In the yeast Saccharomyces cerevisiae, a series of studies, mostly performed at recombinational hot spots, has shown that meiotic recombination is initiated by transient localized DNA double-strand breaks (DSBs) occurring in early meiosis (48), which are then repaired by interaction with the unbroken homologous chromosome to yield recombinant products (1). The factors controlling the position and amount of the DSBs at few recombinational hot spots have been partially uncovered. (i) Most DSB sites are found located in intergenic regions containing transcriptional promoters (reviewed in ref. 1) but the occurrence of DSBs at other locations has been reported, including within the coding sequence of the HIS2 gene (9) and at uncharacterized positions in several artificial constructs (10). (ii) The occurrence of DSBs is controlled by determinants of chromatin structure, as they occur in regions that are hypersensitive to DNaseI and micrococcal nuclease (8, 1013). (iii) DSB sites are not sequence-specific (14) and are clustered at many positions throughout regions ≈50–200 nucleotides long (1518). (iv) As shown by pulsed field gel electrophoresis experiments, DSBs occur at numerous locations within the genome and along the chromosomes (6, 8, 19, 20). The factors controlling the overall distribution of DSBs are not known, but they are likely related to other aspects of the functional and structural organization of the chromosome as reported here. Finally, the formation of DSBs is also controlled by distant cis and trans interactions, as manifested by the reduction of DSB frequencies at one site in the presence of a strong DSB site nearby (10) or in the presence of heterozygosities between homologs (13, 17, 21).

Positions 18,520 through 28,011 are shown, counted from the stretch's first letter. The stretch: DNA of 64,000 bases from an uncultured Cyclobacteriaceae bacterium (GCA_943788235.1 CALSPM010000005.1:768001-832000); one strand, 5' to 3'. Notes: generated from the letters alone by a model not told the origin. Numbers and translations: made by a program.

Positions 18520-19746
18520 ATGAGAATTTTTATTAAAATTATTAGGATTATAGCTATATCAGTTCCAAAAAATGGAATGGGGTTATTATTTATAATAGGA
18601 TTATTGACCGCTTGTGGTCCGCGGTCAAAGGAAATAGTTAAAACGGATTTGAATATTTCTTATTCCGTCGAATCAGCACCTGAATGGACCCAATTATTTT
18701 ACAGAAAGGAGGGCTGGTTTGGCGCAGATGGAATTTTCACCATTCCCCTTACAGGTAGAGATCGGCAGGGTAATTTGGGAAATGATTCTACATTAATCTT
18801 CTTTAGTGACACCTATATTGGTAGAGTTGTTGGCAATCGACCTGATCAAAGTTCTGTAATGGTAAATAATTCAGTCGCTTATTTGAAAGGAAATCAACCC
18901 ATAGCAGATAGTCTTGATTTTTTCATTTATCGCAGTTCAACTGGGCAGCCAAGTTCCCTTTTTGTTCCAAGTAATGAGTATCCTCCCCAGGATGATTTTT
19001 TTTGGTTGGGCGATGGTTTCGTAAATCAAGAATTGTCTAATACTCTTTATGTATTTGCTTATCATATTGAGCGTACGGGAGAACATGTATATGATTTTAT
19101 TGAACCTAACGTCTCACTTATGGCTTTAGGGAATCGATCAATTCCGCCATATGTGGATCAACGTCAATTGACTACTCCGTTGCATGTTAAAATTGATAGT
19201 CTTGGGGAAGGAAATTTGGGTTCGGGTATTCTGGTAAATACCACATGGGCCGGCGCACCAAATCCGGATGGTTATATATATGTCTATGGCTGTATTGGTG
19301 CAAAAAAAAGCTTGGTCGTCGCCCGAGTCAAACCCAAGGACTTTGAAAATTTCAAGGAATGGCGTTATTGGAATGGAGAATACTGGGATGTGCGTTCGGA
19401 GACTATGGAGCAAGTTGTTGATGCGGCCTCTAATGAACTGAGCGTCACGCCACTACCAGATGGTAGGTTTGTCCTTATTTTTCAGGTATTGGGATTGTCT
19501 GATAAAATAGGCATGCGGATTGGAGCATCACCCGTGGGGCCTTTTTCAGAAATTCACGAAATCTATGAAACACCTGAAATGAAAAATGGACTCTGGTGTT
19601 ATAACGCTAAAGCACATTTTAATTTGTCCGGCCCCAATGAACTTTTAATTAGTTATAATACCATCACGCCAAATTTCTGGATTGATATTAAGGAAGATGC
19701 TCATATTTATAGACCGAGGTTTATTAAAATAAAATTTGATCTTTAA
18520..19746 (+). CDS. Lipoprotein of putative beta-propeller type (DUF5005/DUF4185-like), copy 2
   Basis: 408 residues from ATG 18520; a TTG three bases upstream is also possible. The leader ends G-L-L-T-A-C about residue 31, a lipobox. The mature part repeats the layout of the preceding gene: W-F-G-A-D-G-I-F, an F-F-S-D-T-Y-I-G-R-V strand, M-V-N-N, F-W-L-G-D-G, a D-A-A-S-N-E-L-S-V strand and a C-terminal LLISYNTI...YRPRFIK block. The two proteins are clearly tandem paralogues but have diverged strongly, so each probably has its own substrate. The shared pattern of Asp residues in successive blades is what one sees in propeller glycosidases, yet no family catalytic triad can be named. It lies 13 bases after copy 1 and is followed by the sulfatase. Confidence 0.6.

Taking advantage of the sequencing of the first yeast chromosome (chromosome III, ref. 22), we have determined the distribution of meiotic DSBs along its 340 kb length, at a resolution of 100–500 bp. The identification of a large sample of DSB sites allows us to examine their locations and frequencies at the levels of both the single gene and the whole chromosome.